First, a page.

Sarah Sanders exits after two fraught years as Trump hails 'a very fine woman'

  • Sanders, who made false claims on Trump’s behalf, departs
  • Press secretary says ‘I love the president’ in emotional farewell

Sarah Sanders, the White House press secretary, has become the latest official to leave Donald Trump’s volatile administration, but in an emotional farewell she insisted: “I love the president.”

Sanders, a bitterly divisive figure who has not held a press briefing for a record 94 days, will return to her home state of Arkansas, it was announced on Thursday, though her exact plans remain unclear.

The president and Sanders expressed mutual admiration that suggested the parting was amicable. Trump first announced her departure via Twitter then spoke of her in glowing terms at an unrelated event at the White House. He described Sanders as “a magnificent person” and who has done “an incredible job”.

Sanders promised that she would continue to be “one of the most outspoken and loyal supporters of the president and his agenda” – raising the prospect that she could follow her predecessor, Sean Spicer, into becoming a political pundit on channels such as Fox News. “I know he’s going to have an incredible six more years,” she added.

Sanders will not be missed by Trump’s critics. Matthew Miller, a former justice department spokesperson, tweeted: “Good riddance. She had the most important spokesperson job in the world and used it to lie repeatedly to the American people. I hope shame and stigma follow her the rest of life.”

Sanders, daughter of former Arkansas governor Mike Huckabee, took over from Spicer in July 2017. She was the third woman to hold the position. She was one of the closest and most trusted White House aides and one of the few remaining who worked on his campaign.

Sanders provided stability after Spicer’s series of wayward gaffes and, unlike other Trump officials, stayed in his good graces with her unswerving, often ostentatious shows of loyalty. In January she told the Christian TV network CBN that “God wanted Donald Trump to become president”.

Sanders amplified Trump’s attacks on the media, sometimes clashing with CNN correspondent Jim Acosta in the briefing room, and notoriously made false claims on behalf of the president, deepening questions about the administration’s credibility.

Special counsel Robert Mueller’s report revealed that Sanders admitted to investigators that she had made an unfounded claim that “countless” FBI agents had got in touch to express support for Trump’s decision to fire FBI director James Comey in May 2017. Sanders later claimed her comments were “a slip of the tongue” and made in “the heat of the moment”.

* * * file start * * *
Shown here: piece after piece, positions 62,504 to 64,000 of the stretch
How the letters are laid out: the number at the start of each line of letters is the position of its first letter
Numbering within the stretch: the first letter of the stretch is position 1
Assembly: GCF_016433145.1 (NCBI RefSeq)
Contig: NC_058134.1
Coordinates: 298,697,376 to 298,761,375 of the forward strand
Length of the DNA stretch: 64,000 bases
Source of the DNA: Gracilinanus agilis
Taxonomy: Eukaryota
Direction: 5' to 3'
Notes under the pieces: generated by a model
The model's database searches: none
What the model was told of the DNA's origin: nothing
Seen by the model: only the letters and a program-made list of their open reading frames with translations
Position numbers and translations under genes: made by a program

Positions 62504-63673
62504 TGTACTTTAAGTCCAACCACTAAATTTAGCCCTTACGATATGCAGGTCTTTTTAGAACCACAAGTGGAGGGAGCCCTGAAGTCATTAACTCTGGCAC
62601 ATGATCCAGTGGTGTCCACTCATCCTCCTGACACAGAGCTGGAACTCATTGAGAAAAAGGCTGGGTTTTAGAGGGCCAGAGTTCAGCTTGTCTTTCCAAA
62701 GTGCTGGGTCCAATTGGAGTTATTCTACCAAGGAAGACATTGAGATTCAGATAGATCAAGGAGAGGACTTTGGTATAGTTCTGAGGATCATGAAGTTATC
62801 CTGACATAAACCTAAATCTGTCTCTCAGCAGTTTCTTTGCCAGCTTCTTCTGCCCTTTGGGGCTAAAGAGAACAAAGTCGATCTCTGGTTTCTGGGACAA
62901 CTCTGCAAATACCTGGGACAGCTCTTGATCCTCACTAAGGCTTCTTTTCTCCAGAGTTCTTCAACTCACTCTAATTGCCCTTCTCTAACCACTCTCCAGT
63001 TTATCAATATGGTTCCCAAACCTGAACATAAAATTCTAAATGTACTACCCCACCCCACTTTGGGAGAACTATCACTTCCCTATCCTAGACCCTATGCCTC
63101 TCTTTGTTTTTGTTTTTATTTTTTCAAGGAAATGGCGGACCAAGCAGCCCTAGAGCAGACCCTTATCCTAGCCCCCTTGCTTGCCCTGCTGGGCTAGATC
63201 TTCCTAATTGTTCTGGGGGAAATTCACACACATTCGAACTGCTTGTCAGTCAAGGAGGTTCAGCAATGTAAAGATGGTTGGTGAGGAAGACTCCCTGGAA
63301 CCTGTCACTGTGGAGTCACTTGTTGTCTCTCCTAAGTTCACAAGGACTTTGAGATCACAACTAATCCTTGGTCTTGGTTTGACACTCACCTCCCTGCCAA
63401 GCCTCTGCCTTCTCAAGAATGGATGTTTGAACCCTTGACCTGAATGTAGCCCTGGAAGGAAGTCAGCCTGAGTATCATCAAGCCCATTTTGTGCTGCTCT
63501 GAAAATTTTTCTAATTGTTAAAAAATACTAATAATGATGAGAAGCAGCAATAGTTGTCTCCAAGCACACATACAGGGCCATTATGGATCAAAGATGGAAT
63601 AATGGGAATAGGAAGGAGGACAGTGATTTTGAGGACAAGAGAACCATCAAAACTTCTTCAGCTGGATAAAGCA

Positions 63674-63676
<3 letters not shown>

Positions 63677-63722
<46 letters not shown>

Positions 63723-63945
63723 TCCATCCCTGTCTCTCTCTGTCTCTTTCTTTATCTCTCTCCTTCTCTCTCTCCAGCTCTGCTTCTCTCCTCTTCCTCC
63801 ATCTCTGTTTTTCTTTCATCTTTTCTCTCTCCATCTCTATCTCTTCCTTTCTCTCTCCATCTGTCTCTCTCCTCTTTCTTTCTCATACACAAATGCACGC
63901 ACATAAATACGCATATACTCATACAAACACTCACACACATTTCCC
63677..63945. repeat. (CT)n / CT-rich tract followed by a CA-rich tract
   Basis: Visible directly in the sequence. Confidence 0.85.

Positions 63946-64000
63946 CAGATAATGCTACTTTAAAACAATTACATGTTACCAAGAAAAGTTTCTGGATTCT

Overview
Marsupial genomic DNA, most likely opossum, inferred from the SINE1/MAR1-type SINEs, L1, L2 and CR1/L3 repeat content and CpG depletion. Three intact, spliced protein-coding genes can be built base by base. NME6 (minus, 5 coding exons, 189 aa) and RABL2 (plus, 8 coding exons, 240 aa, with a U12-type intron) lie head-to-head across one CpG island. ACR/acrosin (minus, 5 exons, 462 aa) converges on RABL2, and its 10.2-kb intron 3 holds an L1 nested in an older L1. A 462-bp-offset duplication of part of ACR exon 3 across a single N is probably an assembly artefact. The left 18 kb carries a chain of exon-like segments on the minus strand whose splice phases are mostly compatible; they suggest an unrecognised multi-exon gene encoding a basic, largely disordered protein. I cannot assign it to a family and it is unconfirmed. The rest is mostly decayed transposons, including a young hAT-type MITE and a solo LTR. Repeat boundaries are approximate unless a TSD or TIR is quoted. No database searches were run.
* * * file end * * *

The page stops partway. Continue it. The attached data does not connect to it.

It was also on her watch that the daily press briefing, a staple of past administrations, became irregular and all but petered out. There has been no briefing for the past three months, effectively replaced by impromptu gatherings with reporters in the White House driveway, and by Trump’s own question-and-answer sessions on the South Lawn.

Sanders becomes the latest in a long list of White House departures; Trump has presided over a record turnover of staff. He has not yet announced a successor.

At the press conference on Thursday, Trump summoned Sanders to join him at podium. The 36-year-old beamed as he said: “She’s going to be leaving the service of her country and she’s going to be going – I guess you could say private sector … She comes from a great state, Arkansas, that was a state that I won by a lot, so I like it.”

Trump added: “If we can get her to run for the governor of Arkansas, I think she’ll do very well. I’m trying to get her to do that … She’s a very special person, a very, very fine woman, she has been so great, she has such heart, she’s strong but with great, great heart, and I want to thank you for an outstanding job.”

Trump kissed Sanders on the head amid applause. She took the podium, visibly resisting tears, and said: “This has been the honour of a lifetime, the opportunity of a lifetime.

She said she had “loved every minute, even in the hard minutes, I’ve loved it.

“I love the president. I love the team that I’ve had the opportunity to work for. The president is surrounded by some of the most incredible and most talented people you could ever imagine and it’s truly the most special experience. The only one I can think of that might top it just a little bit is the fact that I’m a mom. I have three amazing kids and I’m going to spend a little more time with them.”


David Smith in Washington

The GuardianTramp

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